International Marketing Strategies of Spanish Wine Exporters
Due to the globalization of the wine sector and the increase in competition, multinational enterprises (MNEs) and small and medium-sized enterprises (SMEs) have increased their presence in emerging markets, especially in China.
China is considered a major target because of its rapidly developing wine sector and huge consumption potential. In 2016 China was ranked the world’s fifth largest consumer of wine. However, China is a very complex market, where the Guanxi system, based on interpersonal networking, plays an important role and the large psychic distance makes it very difficult for firms to enter the market.
Spain, on the other hand, is recognized as one of the largest wine producers in the world. Its wine sector (generally composed by an important SMEs presence, with only a few yet powerful MNEs) enjoys considerable tradition and international prestige, and it is a key actor in the national economy, culture and gastronomy.
Domestic sales of Spanish wines have suffered from the economic crisis that started in 2007, which has pushed more wineries, and especially SMEs, to look to sell their products abroad. In contrast, most Spanish winemaking MNEs started to internationalize decades ago and already have a solid international presence, as is the case of Freixenet, Torres and Codorníu.
The purpose of our research is to look at the decisions behind the international marketing strategies implemented by Spanish winemaking companies in China and to examine the different external and internal factors impacting these decisions, with particular emphasis on the specific influence of firm size. To do so, we collect primary data through in-depth interviews conducted either with the international marketing responsible or the export manager in charge of the Chinese market. We select companies located in Spain, and specifically in Catalonia, that belong to the cava DO (designation of origin), which accounts for the highest volume of foreign exports in the Spanish wine industry.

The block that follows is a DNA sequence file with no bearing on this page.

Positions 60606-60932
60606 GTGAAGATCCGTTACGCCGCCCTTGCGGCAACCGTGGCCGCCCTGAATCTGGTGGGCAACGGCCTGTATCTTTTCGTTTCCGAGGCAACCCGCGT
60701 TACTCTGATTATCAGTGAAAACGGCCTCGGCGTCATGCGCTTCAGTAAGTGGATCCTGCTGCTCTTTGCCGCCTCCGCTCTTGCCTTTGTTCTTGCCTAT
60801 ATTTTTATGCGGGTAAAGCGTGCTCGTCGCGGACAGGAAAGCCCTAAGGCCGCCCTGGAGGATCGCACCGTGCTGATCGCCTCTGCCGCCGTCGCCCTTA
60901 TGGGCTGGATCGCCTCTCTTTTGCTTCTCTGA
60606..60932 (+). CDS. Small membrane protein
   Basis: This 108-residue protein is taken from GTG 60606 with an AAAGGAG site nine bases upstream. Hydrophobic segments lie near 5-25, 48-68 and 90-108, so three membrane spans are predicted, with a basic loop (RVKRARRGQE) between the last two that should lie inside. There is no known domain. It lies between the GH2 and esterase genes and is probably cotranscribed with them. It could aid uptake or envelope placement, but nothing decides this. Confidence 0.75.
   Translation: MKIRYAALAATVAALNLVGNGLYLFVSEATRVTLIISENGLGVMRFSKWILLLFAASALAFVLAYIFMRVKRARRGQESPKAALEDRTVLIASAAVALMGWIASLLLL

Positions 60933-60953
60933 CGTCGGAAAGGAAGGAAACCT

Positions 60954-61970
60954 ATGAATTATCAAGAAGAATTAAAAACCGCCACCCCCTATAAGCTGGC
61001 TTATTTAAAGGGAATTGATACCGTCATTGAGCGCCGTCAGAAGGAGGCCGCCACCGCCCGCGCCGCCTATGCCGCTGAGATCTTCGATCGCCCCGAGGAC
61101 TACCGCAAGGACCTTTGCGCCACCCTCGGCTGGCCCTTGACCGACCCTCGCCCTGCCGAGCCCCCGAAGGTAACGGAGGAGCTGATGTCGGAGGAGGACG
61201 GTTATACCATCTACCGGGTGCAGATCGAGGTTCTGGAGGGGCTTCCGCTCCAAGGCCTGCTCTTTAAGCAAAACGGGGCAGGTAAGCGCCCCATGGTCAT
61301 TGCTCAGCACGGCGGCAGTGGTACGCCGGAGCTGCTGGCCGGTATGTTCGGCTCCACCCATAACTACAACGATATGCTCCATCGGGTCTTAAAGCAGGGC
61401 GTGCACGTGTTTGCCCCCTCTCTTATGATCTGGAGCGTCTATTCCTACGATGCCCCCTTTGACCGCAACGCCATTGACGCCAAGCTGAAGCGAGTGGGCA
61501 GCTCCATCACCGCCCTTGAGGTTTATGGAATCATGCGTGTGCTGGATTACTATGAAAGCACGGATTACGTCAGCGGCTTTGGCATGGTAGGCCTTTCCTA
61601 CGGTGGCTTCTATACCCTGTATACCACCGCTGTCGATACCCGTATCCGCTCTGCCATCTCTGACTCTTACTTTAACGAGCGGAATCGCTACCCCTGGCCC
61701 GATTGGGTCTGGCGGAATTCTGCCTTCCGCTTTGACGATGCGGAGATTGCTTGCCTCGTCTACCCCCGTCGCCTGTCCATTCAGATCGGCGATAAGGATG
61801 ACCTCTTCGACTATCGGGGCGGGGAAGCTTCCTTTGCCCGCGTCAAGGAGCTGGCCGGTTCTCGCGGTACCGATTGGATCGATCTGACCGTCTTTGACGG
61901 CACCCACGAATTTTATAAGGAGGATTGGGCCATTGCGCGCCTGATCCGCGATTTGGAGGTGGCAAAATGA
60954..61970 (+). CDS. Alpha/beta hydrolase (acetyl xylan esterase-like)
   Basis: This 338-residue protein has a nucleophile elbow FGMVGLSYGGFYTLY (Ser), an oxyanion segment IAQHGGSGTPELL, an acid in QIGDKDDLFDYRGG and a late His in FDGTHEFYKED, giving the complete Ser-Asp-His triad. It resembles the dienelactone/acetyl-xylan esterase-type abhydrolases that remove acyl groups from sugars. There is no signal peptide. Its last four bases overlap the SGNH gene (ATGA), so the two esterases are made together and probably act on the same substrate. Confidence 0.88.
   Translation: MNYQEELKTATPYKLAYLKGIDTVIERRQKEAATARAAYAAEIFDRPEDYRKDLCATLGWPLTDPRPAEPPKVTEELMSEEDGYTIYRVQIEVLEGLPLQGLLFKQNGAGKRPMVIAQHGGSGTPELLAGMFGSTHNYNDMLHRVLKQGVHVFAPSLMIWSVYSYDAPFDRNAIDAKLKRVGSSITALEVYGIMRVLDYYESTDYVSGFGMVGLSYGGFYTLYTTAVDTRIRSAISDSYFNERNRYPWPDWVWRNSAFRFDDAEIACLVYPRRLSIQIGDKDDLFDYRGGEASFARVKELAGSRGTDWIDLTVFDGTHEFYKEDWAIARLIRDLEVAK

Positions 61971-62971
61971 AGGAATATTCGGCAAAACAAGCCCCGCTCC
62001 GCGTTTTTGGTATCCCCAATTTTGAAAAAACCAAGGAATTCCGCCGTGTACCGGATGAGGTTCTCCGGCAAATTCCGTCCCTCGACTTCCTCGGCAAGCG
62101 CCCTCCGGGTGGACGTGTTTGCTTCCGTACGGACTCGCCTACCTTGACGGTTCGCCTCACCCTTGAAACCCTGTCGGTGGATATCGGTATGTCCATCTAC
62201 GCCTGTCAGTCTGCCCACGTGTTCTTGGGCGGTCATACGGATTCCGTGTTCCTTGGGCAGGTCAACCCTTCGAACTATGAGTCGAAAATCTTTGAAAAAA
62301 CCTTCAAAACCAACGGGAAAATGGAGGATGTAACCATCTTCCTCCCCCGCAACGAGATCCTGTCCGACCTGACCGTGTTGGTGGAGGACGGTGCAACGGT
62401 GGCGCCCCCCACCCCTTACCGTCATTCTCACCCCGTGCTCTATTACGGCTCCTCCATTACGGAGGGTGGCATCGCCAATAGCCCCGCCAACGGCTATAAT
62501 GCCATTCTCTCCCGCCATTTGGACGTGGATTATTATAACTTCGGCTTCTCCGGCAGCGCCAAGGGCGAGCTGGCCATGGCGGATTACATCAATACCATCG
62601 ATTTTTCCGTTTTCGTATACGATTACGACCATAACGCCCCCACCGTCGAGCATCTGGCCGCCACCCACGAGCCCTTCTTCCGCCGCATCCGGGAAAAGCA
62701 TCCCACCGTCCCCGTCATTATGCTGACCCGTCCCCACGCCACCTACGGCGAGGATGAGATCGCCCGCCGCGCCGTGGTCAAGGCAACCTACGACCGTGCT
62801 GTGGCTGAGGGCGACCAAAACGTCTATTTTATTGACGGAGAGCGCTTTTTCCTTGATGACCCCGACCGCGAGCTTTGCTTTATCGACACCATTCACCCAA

Product Standarization for Chinese Market
Our results show that, practically, all the companies standardize their product range, brand, main label and positioning for the Chinese market, and some of them also standardize their distribution channels and the responsibilities of intermediaries.
With regards to adaptation strategies, the companies perform total or near-total adaptations of their back label, retail prices and intermediary rates, while MNEs also adapt their communication budgets, media and tools. Likewise, the companies in the sector are obliged to adapt their back labels, and distribution intermediaries and channels must be adapted to the systems available in China.
Regarding the importance of firm size, the study finds that the human and economic resources of large companies allow them to create local offices or sales subsidiaries in China that permit access to and knowledge of the market, the distribution system, customer preferences and the socio-cultural and legal context. This knowledge enables MNEs to customize their communication and distribution strategies, and also to gain total control of the marketing strategies employed in China and access local Guanxi networks that further facilitate expedited trade and negotiations.
From a business perspective, this study emphasizes that international expansion is a great opportunity to increase sales and profit as well as reduce the risk of operating only in the domestic market. In this regard, China offers especially huge potential. However, the main obstacle that businesses will face in China is the difficulty accessing market information and existing distribution channels, because the required channels and intermediaries are not yet fully developed.
By Diana Filipescu, professor of International Business at TBS Barcelona. This research is part of the doctoral thesis of Noelia Jiménez-Asenjo. It is currently pending publication in International Business Review.